Mind blown! Facebook’s f8 makes a mobile move into marketing automation


We sent two people to f8 and here’s our analysis.

App developer or business owner, the way to social ROI requires connection to a sale somewhere down the line. And today, Facebook’s slew of announcements make clear their method to connect audience with monetization — more specifically via Build, Grow, and Monetize.

Let break these down:

Triggered mobile actions

We all know the Facebook mobile app install ads work well. But now you can send newsfeed messages to your users if they completed an action, are dormant, or need nurturing. So if you’re Rosetta Stone, you might want to send a reminder to people who haven’t completed their lesson, congratulate someone for passing Level 3 in a quiz, or anything you might say in a triggered email. Facebook is allowing us to build in messaging logic from our apps or external events so that we can reach people in the News Feed.

Does this compete against Infusionsoft or Marketo?

Not really. You’d still use Infusionsoft or Marketo as your engine to store and configure all your business logic. What it does mean is that Infusionsoft and Marketo have to build integrations with Facebook to be able to automatically trigger messages into Facebook, in the same way they deliver email through a sequence. The sequences are the same– we just need wider distribution into Facebook.

Facebook is now a retention platform

10 years ago, when Facebook was born, the focus was audience growth. Now apps are the new email. Is email dead? That’s up for debate, but certainly using mobile apps as a retention platform is far more elegant. The changes to the Facebook login (connect with Facebook) and Graph API v 2.0 pave the way for cross-app sharing, stronger user privacy, and more traffic on the canvas. Facebook is suing apps that scrape userids, not allowing apps to share userids lists indiscriminately, not automatically sharing friend lists, and tightening other permissions.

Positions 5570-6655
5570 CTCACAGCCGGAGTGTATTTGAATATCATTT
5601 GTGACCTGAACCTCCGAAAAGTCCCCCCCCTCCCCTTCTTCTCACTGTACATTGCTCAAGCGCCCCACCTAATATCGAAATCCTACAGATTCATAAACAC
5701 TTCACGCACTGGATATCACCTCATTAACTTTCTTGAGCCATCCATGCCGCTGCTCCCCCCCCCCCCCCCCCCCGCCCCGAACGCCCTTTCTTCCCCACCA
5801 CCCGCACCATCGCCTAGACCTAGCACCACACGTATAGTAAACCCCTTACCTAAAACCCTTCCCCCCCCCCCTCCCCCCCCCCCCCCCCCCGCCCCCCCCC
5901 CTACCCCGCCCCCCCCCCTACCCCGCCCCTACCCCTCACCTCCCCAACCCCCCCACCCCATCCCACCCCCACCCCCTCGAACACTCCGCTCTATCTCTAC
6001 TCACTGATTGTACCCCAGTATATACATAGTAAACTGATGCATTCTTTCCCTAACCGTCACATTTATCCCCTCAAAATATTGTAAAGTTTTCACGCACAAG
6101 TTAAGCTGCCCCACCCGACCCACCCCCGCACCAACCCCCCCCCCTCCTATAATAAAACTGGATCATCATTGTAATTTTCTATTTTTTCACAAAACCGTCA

Facebook’s Audience Network

It’s AdSense for Facebook, though they were trying hard not to mention Google by name. And it’s primarily mobile using placements designed for mobile — banner, interstitial or native ad. Mobile presents a different set of challenges than desktop, so the new mobile like button, mobile traffic options, custom audiences, and other tidbits allow us to run super-targeted ads on mobile apps.

What this means for marketers, in plain English

Think of apps as email messaging for mobile.

Thus, you’ll need to build a mobile app (if you’re enterprise) or use an app-building platform (such as GroSocial). The marketing automation companies will eventually realize this and integrate for you. You can bet that Adobe’s marketing cloud will have this in the next 18 months.

Your content and business logic are what’s important, not the technology. The platform changes are about content distribution and growth.

So you’ll need to get all your business logic into your marketing automation system (Marketo for big companies and Infusionsoft for small biz), who will feed these platforms.

Our buddy Louis Abramowski, also at f8, has this to say, which I agree with:

2014-04-30 23_31_55-Louis Abramowski

App developers have been begging loudly for an API for Siri since it launched. Parse’s Applinks is a step in that direction. It allows one app to open another app (in a specified view) and is really phenomenal and long overdue.

And now, mobile Like Button allows a like button to appear in mobile apps. Make no mistake, this will be abused horribly by a bunch of bad people. There will be a window where you can use it very productively and ethically before the abuse runs rampant.

Get on the gravy train for both of these STAT. Remember, early adopters of anything Facebook launches are almost without exception rewarded handsomely.